deb http://security.debian.org/ wheezy/updates main contrib non-free
deb-src http://security.debian.org/ wheezy/updates main

# wheezy-updates, previously known as 'volatile'
deb http://ftp.uk.debian.org/debian/ wheezy-updates main contrib non-free
deb-src http://ftp.uk.debian.org/debian/ wheezy-updates main

Then do an apt-get update followed by apt-get upgrade, then install the following, mc or Midnight Commander is a marvelous utility for navigating the file system from a terminal session. Tight VNC Server is going on to make it easy to control the server remotely and we will also be installing webmin which is another really useful tool.

apt-get install nfs-common
apt-get install nfs-server
apt-get install mc
apt-get install rsync
apt-get install tightvncserver

and now for webmin:

apt-get install perl libnet-ssleay-perl openssl libauthen-pam-perl libpam-runtime libio-pty-perl apt-show-versions python
cd /tmp
wget http://prdownloads.sourceforge.net/webadmin/webmin_1.580_all.deb
dpkg -i webmin_1.580_all.deb

You should then be able to access webmin from a browser from the url https://servername:10000









Thursday, 17 April 2014

Ubuntu 14.04 LTS

I used to hate Ubunt but I have now got quite used to the Unity desktop and it's way of working, I still love PCLinuxOS for it's rock solid stability and will use it on one of my servers. Now in a short while the latest Long Term Release of Ubuntu will be with us 14.04, it's called Trusty Tahr or some silly name, I've been using the beta for a while and it seems quite stable to be honest. Let's see how it fares once it's released.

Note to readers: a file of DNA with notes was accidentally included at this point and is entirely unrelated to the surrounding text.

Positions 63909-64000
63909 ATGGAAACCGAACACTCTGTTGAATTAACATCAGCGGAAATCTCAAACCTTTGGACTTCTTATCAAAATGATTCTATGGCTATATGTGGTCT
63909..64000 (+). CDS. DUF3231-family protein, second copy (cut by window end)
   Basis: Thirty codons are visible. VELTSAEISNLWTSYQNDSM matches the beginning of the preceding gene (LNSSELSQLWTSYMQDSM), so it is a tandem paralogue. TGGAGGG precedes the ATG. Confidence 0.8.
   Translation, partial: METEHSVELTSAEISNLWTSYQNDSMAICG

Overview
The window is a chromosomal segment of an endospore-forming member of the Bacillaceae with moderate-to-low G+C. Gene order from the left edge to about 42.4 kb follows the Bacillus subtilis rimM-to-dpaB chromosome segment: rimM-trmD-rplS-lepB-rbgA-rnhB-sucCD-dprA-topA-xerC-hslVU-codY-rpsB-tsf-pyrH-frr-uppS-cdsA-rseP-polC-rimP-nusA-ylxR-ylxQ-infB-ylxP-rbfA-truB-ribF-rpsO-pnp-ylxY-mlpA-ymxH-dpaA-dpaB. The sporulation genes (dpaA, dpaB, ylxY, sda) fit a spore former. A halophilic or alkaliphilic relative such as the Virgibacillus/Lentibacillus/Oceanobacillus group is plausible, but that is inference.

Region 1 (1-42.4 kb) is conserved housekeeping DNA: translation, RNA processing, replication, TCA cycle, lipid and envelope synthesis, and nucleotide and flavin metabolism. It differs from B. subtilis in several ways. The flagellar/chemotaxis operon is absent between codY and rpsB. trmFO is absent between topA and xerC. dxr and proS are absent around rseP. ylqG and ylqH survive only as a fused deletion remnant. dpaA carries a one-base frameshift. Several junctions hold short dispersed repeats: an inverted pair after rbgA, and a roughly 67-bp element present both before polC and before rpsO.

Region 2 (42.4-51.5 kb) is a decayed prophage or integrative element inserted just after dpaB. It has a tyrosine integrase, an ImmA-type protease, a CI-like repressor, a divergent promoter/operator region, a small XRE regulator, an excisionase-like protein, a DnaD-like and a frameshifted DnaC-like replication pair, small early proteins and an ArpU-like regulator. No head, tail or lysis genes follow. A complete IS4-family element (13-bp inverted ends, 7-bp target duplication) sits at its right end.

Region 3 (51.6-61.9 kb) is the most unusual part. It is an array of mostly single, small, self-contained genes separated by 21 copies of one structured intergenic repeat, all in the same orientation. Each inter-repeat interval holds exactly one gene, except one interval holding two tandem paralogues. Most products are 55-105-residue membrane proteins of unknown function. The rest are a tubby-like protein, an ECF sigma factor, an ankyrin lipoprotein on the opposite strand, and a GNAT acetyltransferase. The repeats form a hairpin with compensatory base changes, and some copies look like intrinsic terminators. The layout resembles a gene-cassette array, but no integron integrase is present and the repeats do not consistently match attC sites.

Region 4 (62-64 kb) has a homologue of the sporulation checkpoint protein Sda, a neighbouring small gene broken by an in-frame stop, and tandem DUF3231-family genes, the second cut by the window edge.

Wednesday, 16 April 2014

Newznab Server on Debian

I've put this together with help from a few other websites, it's pretty much the same as an Ubuntu install but with a few slight differences.

All the following stuff is done via ssh terminal and you can copy and paste the commands in to make life easier.

If you are doing this on a fresh install of Debian, you need to edit the sources.list file with:

nano /etc/apt/sources.list

Add contrb non-free to the end of the lines as shown below.

deb http://ftp.uk.debian.org/debian/ wheezy main contrib non-free
deb-src http://ftp.uk.debian.org/debian/ wheezy main

deb http://security.debian.org/ wheezy/updates main contrib non-free
deb-src http://security.debian.org/ wheezy/updates main

# wheezy-updates, previously known as 'volatile'
deb http://ftp.uk.debian.org/debian/ wheezy-updates main contrib non-free
deb-src http://ftp.uk.debian.org/debian/ wheezy-updates main

Add this entry to the bottom of the list:

deb http://www.deb-multimedia.org jessie main non-free

Save it and then run:

apt-get update
apt-get install deb-multimedia-keyring
apt-get update
apt-get upgrade

Now let's get on with the rest.

mkdir /var/www
mkdir /var/www/newznab
chmod 0777 /var/www/newznab

Next we need to install php with the following:

apt-get install php5 php5-dev php-pear php5-gd php5-mysql php5-curl mc subversion